Author : Aditya Bhan

Expert Speak India Matters
Published on May 30, 2023
Internationalising the INR and increasing capital account convertibility should only be implemented incrementally
Is India prepared for a fully convertible capital account? Amidst varying accounts on the fate of India-Russia efforts to settle bilateral payments using local currency, what has unambiguously emerged is Moscow’s disinterest in using the INR as a medium of exchange. While New Delhi seems to be putting on a brave front—faced with hurdles to its attempts to internationalise the INR—it must accept the prevailing circumstances and progress carefully.

Price stability and bilateral trade using INR 

Stable prices constitute the most critical precondition for internationalising a currency. This increases the trust of foreign investors in that currency. In respect of the INR, there are major doubts given India’s chequered record with inflation (see Figure 1), notwithstanding the recent easing of retail inflation from 4.48 percent in October 2021 to an 18-month low of 4.7 percent in April 2023. Figure 1: Time series of Indias retail inflation rate, based on the consumer price index, over the past decade A further worry is that internationalising the INR could curb the Reserve Bank of India’s (RBI’s) ability to manage domestic money supply and affect interest rates according to prevailing macroeconomic circumstances. Indeed, the RBI has implemented a procedure for settling only bilateral trade in INR with as many as 18 countries because it appreciates that an internationalised INR would hinder the concurrent pursuit of stability in exchange rates and inflation. This is the case especially in the absence of sufficient scale and depth in domestic financial (particularly bond) markets to effectually absorb extraneous disturbances (see Table 1). Table 1: India’s trade balance with countries with which India has INR trade setups

Partial versus full convertibility 

The debate surrounding India progressing to a completely convertible capital account is not new. It is the INR’s depreciation since the beginning of the Ukraine conflict, supported by India’s burgeoning import bill, that compelled New Delhi to seek alternative settlement procedures and thereby brought the issue into focus once again (see Figure 2). As far as substituting dollar-based payments is concerned, it is worth noting that a clear-cut INR-Ruble settlement mechanism is still not in place. Figure 2: India’s imports in billion USD As things stand, India operates a partially convertible capital account, which entails that the INR can be swapped for foreign currencies and vice-versa for limited reasons. Measures have been implemented over time to enhance convertibility like the initiation of the Fully Accessible Route for Foreign Portfolio Investors (FPI) in public debt instruments and permitting banks to transact in non-deliverable forwards. The ceiling on the amount Indians can annually invest overseas has also been increased incrementally and presently equals US$250,000 per individual. With full capital account convertibility, though, the INR’s exchange rate vis-à-vis other currencies would ideally be discovered only through the market mechanism, i.e., the INR would be left in a free float by the RBI. As of now, the central bank participates in the foreign exchange (forex) market to curtail wide fluctuations in the INR-US dollar exchange rate. So, a more internationalised rupee would render international trade and investment flows cheaper by reducing exchange rate risk, but would simultaneously convolute the pursuit of exchange rate predictability and domestic liquidity management through monetary policy.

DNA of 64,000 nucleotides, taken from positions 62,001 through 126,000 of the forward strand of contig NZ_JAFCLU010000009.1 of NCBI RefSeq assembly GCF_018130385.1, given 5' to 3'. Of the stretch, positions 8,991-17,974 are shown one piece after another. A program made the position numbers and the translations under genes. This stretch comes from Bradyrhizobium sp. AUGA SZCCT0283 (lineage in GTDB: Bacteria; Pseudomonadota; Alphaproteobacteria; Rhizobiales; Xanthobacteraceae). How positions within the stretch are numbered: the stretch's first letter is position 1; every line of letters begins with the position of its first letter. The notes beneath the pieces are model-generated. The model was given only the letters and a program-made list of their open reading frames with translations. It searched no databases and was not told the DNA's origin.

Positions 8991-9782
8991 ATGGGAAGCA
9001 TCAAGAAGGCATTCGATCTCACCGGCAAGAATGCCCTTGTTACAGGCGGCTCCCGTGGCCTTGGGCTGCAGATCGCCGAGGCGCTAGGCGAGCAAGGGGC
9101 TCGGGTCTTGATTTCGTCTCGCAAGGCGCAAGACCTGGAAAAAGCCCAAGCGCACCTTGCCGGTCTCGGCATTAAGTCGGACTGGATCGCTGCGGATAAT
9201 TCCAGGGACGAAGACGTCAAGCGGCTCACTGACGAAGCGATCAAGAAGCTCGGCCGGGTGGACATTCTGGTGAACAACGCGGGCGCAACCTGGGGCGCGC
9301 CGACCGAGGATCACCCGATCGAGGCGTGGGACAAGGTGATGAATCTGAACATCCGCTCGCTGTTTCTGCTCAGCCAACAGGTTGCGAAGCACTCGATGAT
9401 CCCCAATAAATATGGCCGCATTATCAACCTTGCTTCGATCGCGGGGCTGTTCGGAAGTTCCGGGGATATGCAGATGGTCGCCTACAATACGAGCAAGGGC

China’s experience and virtuous incrementalism